Let us take an example: a current and apparently very technical affair sheds some light on the complexity of the European machinery and how this complexity can be used by private interests to hijack Europe. The case concerns ORPHACOL, a medicine for the treatment of two extremely rare and serious types of orphan liver disease which can be life-threatening, often very soon after birth, if not treated. This medicine is a product of academic clinical research of a hospital in Paris. A marketing authorization was requested to make it available not only in France but all over Europe.
Despite more than 20 years of use in France, despite the unanimously positive opinion of the European Medicine Agency's (EMA), despite a qualification of the medicine as having a "notable public health interest," despite the repeated expression of a favorable opinion from Member States, the marketing authorization was refused by the European Commission.
The European Commission has no scientific expertise whatsoever. It systematically follows the opinions of European Agencies and expert committees of the Member States. In the history of centralized marketing authorization of medicines, it is the first time that a series of scientific opinions are not followed suit by the European Commission.It may have been the first time, but certainly not the last. Nor, in fact, is it anywhere near as damaging as the worst example.
This unprecedented case must lead to the question: Why? What are the motives of the European Commission and who stands to benefit from these protracted procedures and refusals?
As I have raised at the European Parliament during several committee meetings, everything leads to the conclusion that the aim is to favor an (American) pharmaceutical company that has belatedly requested a marketing authorization for a similar medicine.The EU in hock to pharmaceutical interests? Say it ain't so!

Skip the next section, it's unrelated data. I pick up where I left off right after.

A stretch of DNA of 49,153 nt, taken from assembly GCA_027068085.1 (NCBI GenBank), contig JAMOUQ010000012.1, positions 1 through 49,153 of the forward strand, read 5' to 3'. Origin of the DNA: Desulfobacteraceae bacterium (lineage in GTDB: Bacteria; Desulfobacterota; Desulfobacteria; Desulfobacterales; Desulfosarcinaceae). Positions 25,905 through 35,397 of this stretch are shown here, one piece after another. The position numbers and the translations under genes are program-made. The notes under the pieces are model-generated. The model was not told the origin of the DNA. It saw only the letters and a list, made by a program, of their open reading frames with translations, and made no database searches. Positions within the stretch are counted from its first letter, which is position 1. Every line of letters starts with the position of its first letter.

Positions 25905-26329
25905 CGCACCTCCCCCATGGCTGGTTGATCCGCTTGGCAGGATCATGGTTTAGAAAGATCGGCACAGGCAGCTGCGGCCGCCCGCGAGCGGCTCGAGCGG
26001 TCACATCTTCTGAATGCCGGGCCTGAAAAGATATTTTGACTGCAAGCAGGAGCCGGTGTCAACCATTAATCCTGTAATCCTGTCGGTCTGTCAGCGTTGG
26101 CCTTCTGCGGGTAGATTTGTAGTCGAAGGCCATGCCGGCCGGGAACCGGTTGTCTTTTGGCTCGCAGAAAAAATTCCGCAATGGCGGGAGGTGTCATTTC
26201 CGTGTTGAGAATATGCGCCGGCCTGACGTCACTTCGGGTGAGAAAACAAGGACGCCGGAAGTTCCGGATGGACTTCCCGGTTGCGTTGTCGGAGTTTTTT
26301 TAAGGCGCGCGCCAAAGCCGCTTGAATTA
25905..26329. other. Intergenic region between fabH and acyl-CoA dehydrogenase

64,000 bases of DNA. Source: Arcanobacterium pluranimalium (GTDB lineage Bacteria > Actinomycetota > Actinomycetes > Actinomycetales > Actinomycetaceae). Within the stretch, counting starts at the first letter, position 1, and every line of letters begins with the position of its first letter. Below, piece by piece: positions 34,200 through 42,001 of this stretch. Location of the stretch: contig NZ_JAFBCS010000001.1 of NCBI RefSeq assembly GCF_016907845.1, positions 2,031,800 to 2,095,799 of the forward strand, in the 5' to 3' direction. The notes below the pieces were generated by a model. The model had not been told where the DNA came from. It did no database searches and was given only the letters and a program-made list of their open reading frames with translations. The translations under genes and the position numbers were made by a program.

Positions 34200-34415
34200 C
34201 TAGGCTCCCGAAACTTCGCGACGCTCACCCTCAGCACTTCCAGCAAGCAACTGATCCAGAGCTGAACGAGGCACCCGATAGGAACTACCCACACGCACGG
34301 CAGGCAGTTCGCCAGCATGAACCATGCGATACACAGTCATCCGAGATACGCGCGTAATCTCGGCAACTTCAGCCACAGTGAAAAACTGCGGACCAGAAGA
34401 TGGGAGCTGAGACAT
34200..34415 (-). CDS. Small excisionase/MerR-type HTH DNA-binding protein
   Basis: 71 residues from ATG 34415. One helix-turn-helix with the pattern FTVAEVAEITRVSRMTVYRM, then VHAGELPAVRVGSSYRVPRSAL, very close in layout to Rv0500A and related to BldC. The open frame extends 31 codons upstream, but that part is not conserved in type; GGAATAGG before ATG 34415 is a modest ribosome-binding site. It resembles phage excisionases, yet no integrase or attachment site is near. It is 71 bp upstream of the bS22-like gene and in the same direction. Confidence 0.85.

Now, this was written by lefty EU parliament member Gilles Pargneaux, and was prefaced with a couple of paragraphs which seemed to imply that the resignation of John Dalli was somehow the fault of tobacco lobbying rather than a bribe which was definitely solicited by Dalli's closest political ally.
Of course, Dalli's tobacco products directive was a disgraceful abuse of scientific evidence in its own right, as well as a document which wilfully treated EU citizens who responded with utter contempt.
Of the citizens who submitted their opinions, more than eight out of ten, 84 percent, support lifting the export ban on snus. 86 percent of government representatives and 74 percent of industry representatives wish to lift the ban. Only among lobbyists and NGOs is there a slim majority, 56 percent, who want to keep the ban on snus.
The EU Commission, however, dismisses a significant portion of the responses from the 82,000 citizens on the grounds that two-thirds are from Italy and Poland, where tobacco merchants organised petitions.
But even if we exclude these two countries, the majority is still for lifting the export ban on snus, 10-6, when respondents are broken down by country.
DN's review of the 400 responses in this group shows that even among the responses from parliamentarians, municipalities, government agencies and ministries a large majority, 71 percent, support lifting the export ban.
Even when only EU governments and ministries are included, there is still no majority against snus, but rather 3-3.Yet the EU tobacco products directive still concluded that snus should remain banned ... to the relief of the pharmaceutical industry and the detriment of the hundreds of thousands of people (by the EU's own estimates) who will die as a result of alternatives being restricted. And that's not adding in Dalli's proposal to effectively ban e-cigs too.
The European Commission's health directorate claims to have received responses from governments who in other ways support the ban on snus, but refuses to show them.But that, apparently, is democracy in action and perfectly acceptable. Not a whisper will be raised about it.
Listen, Buster, while we can all agree that your example is appalling, if you want to talk about how pharma interests are buying the EU, it might be worth pointing an accusatory finger at Dalli's directive which is now being hastily bludgeoned through the procedures before investigations of corruption have concluded.
Notwithstanding, he does raise an interesting point. Who exactly is running the EU? Vast business interests seem to be pulling strings in the Commission, and - contrary to daft claims from venal fantasists in the tobacco control industry - all indicators tend to point to big pharma as the puppeteers.